A 95-degree afternoon led me to a rocky, shade-shrouded stretch of river clad in shorts and wading boots. Armed with a 5-wt. rod, I knotted a size-8 Mini Minnie to 4X tippet in response to my observation of small minnows leaping from the water to escape predation. Initial presentations were ignored. Speculation that my retrieves were not deep enough to be effective forced a streamside change of reel spools from one with a floating line to one with a slow-sinking intermediate line. Once the shift was completed, the fly was cast into the submerged shadows of mid-stream boulders. After allowing the minnow replication to settle, short but quick line strips were imparted, followed by pauses to allow the fly to return to its original level. The second retrieve was interrupted by a thumping strike. A firm hookset sent a 13-inch chunk of bronze energy into a head-shaking leap that sprayed water droplets into the air. Four more frantic leaps followed a tense underwater battle before the beautiful prize came to hand. Several chunky Green Sunfish and four more smallmouths were caught and released before the call of a Barred Owl served as a reminder that darkness was near. I do love summer evenings.
A pattern of near-constant rains has sidelined numerous fishing trips and removed the option of streams from the equation. Finally, a warm, windless afternoon sent me to a favorite pond in search of surface-feeding largemouth bass. I launched a float tube accompanied by a 9-foot 8wt rod, weight forward bass taper line, a 9-foot tapered leader, and a 16-pound tippet knotted to a weedless size-2 Bully’s Diving Frog. The first cast was left perched atop a tuft of grass at the pond’s edge and was easily tugged into the water in the shade of an over-hanging willow branch. The first short strip of line caused the fly to plunge a few inches below the surface as its legs gyrated wildly. Released tension enabled it to re-surface. At that instant, a huge swirl caused the fly to lurch in the wake like a drunken surfer. When the water re-settled, I pulled the diver under again. This time, as it came back to the surface, it was met by a violent white water explosion. A firm hook set resulted in a deeply bent rod in advance of tense moments as the bass leaped, then wallowed before the battle ended in a deep tug of war. The scene was repeated until darkness demanded that I head for home.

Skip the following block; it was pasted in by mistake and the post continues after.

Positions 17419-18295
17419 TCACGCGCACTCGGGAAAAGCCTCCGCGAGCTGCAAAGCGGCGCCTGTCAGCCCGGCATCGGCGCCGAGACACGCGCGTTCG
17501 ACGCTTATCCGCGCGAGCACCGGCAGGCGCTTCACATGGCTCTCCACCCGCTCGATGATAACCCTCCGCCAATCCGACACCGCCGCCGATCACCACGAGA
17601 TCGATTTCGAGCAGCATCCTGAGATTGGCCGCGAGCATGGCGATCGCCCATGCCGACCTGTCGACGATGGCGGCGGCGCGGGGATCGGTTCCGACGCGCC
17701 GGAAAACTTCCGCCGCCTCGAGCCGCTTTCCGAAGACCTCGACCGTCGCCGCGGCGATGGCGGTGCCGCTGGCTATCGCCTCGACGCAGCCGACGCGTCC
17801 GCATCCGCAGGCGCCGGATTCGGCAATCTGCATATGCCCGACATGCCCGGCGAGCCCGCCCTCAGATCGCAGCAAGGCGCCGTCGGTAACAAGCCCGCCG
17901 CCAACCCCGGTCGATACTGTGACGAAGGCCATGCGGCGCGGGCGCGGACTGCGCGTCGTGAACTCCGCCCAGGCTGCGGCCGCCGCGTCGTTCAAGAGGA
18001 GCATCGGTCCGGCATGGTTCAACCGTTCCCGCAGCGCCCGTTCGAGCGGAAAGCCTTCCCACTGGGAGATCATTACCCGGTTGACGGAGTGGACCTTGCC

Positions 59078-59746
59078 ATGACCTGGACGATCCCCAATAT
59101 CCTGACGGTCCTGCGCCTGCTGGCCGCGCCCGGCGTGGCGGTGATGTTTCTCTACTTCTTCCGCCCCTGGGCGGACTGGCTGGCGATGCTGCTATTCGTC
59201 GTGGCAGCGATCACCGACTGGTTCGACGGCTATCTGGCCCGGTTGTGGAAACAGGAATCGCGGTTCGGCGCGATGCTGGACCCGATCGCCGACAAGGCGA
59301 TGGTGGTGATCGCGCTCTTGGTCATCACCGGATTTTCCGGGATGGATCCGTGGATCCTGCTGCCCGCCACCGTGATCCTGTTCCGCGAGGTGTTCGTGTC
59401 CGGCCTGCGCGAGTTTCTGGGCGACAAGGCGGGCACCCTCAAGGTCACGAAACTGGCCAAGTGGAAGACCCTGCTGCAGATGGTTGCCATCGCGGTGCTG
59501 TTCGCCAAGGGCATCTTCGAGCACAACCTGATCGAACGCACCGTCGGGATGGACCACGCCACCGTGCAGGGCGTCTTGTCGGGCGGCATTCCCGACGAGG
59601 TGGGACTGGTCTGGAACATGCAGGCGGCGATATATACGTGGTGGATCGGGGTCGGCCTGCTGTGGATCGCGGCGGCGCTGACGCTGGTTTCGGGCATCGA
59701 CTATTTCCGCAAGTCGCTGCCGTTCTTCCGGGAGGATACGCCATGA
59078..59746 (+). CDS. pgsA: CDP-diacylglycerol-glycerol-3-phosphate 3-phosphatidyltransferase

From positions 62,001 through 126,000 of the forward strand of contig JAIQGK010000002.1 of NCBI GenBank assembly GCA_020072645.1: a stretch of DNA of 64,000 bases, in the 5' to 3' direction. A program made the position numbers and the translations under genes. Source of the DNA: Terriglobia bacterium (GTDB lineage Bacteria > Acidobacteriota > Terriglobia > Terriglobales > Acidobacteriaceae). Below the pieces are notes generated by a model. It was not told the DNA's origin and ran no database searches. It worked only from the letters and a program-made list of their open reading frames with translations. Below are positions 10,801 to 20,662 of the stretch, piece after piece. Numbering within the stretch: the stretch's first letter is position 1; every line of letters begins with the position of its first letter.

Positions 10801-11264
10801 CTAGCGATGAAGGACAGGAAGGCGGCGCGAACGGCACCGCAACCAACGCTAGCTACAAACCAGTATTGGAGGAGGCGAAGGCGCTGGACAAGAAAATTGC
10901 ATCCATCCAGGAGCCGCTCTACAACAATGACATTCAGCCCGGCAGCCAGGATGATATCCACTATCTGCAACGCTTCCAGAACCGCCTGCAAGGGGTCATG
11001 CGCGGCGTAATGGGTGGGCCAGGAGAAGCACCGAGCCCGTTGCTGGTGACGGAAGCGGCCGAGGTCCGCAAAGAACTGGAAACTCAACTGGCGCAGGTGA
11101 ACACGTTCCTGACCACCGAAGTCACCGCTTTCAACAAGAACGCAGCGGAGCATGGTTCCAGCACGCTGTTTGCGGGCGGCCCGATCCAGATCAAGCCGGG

Many describe their fascination with fishing by stating that “the tug is the drug.” Likely, most anglers agree, but shouldn’t we then ask what provides the best tug? A heavy percentage of those I’ve asked believe it is the size of the hooked fish. In other words, they think that the larger the fish, the better the fight. I beg to differ. The fight of a 10-lb. bass wouldn’t be special if a rod used to catch a 300lb Yellow Fin Tuna were used in its capture. That leads me to conclude that the rod’s size produces those “beautiful vibrations.” A recent trip to a favorite pond with an 8-ft. 2 wt. rod and a size-12 soft hackle fly box provided all the confirmation I needed. After experimenting with ever-deepening vertical drop countdowns, I had fish contact at my count of 7 in the shade of an overhanging willow branch. The first caught bluegill was only 6 inches long, but its gyrations activated others in the area. Six of the next 12 captured specimens were broad-shouldered 8-inchers that fought lengthy rod tip-bouncing battles. Each of those fights left the question of whether that fish could be landed in doubt. The tug doesn’t get any better than that. I’m sure not opposed to catching big fish. I like it as much as anyone else, but matching the rod to our target species maximizes our enjoyment of every fishing trip, and isn’t that the point?